Later in the campaign shipping was improved, Nuffields had put an engineering team in Egypt, and crews were better at preventing problems, but the reputation of the Crusader could not recover.
After Montgomery took over command, the imbalance between British armour and German was redressed by better control and the addition of more American-supplied Grant and Sherman tanks. The Crusader was replaced in the main line of battle and used for "light squadrons" trying to flank the enemy when it engaged the heavier units. The Australian 9th Infantry Division operated Crusaders for reconnaissance and liaison.
The British 1st Army landed as part of the Allied operations in Tunisia; some of its units were using the Crusader and these saw action from 24 November. These were not solely Crusader regiments but mixed Crusader and Valentine tanks; within each squadron two troops were Crusader IIIs and there were Crusader II CS attached to the Squadron HQ. These units[note 5] of the 26th Armoured Brigade were used as an independent armoured column, "Blade Force", with the 78th Infantry Division. The operations of Blade Force were on terrain different from the desert of the earlier campaigns and the fighting took place with smaller numbers of vehicles. These actions were similar to what would be seen later in Europe.
The 1st Army converted to Shermans during Tunisia, but Crusaders remained in use with the 8th for longer. The last major action for Crusaders was the Battle of Mareth. The North Africa campaign finished shortly after.
After the completion of the North African Campaign, the availability of better tanks such as the Sherman and Cromwell relegated the Crusader to secondary duties such as anti-aircraft mounts or gun tractors. In these roles it served for the remainder of the war.
The Crusader, along with the Covenanter, equipped regiments at home particularly those of the 11th Armoured Division.
A Crusader bulldozer was developed but not used operationally. One of these bulldozer tanks was converted for removing munitions following a fire at Royal Ordnance Factory Kirkby.
The Crusader anti-aircraft guns were designed for use in North West Europe. However with the Allied domination of the air they were largely unneeded and the AA troops were disbanded. The Crusader gun tractors operated with 17-pounder regiments attached to armoured divisions and with XII Corps.
Crusader I (Cruiser Mk VI)
Original production version. The auxiliary turret was often removed in the field, eliminating the hull machine gunner position.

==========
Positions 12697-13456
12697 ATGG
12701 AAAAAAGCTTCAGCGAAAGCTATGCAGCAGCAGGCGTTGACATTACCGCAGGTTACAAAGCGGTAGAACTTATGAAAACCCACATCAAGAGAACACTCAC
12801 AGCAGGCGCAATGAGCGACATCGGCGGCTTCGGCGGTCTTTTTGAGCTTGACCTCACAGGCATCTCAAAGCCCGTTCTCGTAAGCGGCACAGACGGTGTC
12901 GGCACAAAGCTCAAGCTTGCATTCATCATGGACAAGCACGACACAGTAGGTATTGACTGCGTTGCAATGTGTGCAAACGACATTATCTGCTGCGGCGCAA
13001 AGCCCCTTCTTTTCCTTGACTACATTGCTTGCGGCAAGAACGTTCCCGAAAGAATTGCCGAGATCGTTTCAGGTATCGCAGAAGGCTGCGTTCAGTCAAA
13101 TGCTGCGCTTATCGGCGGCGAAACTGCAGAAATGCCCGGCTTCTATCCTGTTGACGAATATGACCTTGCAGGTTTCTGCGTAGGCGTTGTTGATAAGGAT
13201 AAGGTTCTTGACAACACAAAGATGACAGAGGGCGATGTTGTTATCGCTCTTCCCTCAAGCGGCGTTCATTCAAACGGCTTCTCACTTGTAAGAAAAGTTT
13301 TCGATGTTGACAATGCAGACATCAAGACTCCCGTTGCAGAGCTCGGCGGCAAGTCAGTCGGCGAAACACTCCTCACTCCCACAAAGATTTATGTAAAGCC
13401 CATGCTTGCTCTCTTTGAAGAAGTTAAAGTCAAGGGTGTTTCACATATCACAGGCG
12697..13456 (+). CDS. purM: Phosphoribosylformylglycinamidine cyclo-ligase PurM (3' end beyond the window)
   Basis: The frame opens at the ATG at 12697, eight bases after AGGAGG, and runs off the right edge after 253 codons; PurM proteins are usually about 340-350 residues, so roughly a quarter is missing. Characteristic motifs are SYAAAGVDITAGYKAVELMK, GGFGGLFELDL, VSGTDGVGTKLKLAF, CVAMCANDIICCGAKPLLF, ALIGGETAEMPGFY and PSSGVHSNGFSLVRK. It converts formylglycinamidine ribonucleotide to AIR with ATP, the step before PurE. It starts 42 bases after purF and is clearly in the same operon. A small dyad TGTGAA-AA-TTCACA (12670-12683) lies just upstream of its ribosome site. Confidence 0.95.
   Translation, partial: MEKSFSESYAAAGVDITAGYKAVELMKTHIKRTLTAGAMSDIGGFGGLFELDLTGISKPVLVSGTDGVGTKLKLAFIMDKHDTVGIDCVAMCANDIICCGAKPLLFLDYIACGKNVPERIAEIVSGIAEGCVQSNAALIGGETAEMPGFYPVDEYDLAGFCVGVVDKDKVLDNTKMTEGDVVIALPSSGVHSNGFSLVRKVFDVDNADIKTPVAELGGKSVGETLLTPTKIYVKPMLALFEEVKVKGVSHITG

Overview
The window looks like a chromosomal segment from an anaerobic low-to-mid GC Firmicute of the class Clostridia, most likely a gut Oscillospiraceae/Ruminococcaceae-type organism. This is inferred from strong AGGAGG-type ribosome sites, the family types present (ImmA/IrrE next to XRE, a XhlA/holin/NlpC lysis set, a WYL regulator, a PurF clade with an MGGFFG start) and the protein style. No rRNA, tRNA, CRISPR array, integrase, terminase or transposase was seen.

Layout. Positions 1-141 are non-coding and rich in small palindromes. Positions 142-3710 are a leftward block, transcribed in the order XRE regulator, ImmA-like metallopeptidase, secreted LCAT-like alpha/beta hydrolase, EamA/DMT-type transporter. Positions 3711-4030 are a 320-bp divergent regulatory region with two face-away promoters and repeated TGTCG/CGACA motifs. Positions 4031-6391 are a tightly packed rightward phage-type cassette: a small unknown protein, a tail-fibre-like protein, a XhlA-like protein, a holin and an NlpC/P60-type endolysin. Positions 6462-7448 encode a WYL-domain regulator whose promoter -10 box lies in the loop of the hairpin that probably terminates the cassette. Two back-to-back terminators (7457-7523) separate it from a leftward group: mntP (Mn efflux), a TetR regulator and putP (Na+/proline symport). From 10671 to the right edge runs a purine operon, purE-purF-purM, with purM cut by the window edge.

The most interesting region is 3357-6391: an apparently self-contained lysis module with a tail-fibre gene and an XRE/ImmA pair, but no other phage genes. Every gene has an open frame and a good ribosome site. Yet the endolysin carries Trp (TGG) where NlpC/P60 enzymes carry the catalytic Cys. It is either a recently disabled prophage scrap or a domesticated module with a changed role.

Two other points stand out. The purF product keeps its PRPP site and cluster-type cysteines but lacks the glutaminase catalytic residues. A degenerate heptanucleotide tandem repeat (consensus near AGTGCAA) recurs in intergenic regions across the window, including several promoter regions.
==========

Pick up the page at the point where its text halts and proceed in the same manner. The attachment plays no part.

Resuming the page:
- Crusader I CS (Cruiser Mk VI CS) (Close Support) mounted a 3 inch howitzer in the turret instead of the 2-pounder.
Crusader II (Cruiser Mk VIA)
The Crusader II had increased armour on hull front and turret front. As with the Mk I, the auxiliary turret was often removed.
- Crusader II CS (Cruiser Mk VIA CS) mounted a 3-inch howitzer in the turret.
- Command tank version existed with dummy gun and two No. 19 radios.
Due to delays with the Cruiser Mark VII Cavalier and the need for cruiser tanks, the Crusader was up-gunned with the 6-pounder, the first British tank to mount this gun. Design work for a new turret started in March 1941 but Nuffield was not involved until late in the year when they adapted the existing turret with a new mantlet and hatch. The turret also received an extractor fan to clear fumes from the firing of the gun. The larger gun restricted turret space so the crew was reduced to three, with the commander acting also as gun loader—the loader was already the wireless operator. The auxiliary turret space was given over to ammunition stowage. The Crusader III first saw action, with about 100 participating at the Second Battle of El Alamein in October 1942.
- Observation post
- This was a tank converted to a mobile armoured observation post for direction of artillery. The turret was fixed in place, the gun was removed and a dummy barrel fitted to give it the same outward appearance of a regular tank. With no requirement for ammunition the interior was given over to the radios, two No. 19 radios and No. 18 radio, map boards and related equipment. The Royal Artillery could then operate the OP tank up front among the fighting units directing artillery fire in their support.
Crusader III, AA Mk I
The 6-pounder was replaced with a Bofors 40 mm anti-aircraft gun with an autoloader and powered mounting in an open-topped turret. The crew numbered four: gun commander, gun layer, loader, and driver. However, those Crusader III, AA Mk I used in NW Europe from D-day on did not have the turret, but a 40 mm Bofors gun mounted directly on the hull top with its standard shield.
Crusader III, AA Mk II / Mk III
A Crusader armed with twin Oerlikon 20 mm guns for anti-aircraft use and a single .303 Vickers GO. Mk III only differed from the Mk II by the position of the radio, which was moved to the hull in order to free some space inside the turret. A variation with triple Oerlikons was produced in very limited quantities. Due to Allied air superiority none of the AA versions saw much action against aircraft but a few - especially with the Polish Armoured Division - were used against ground targets.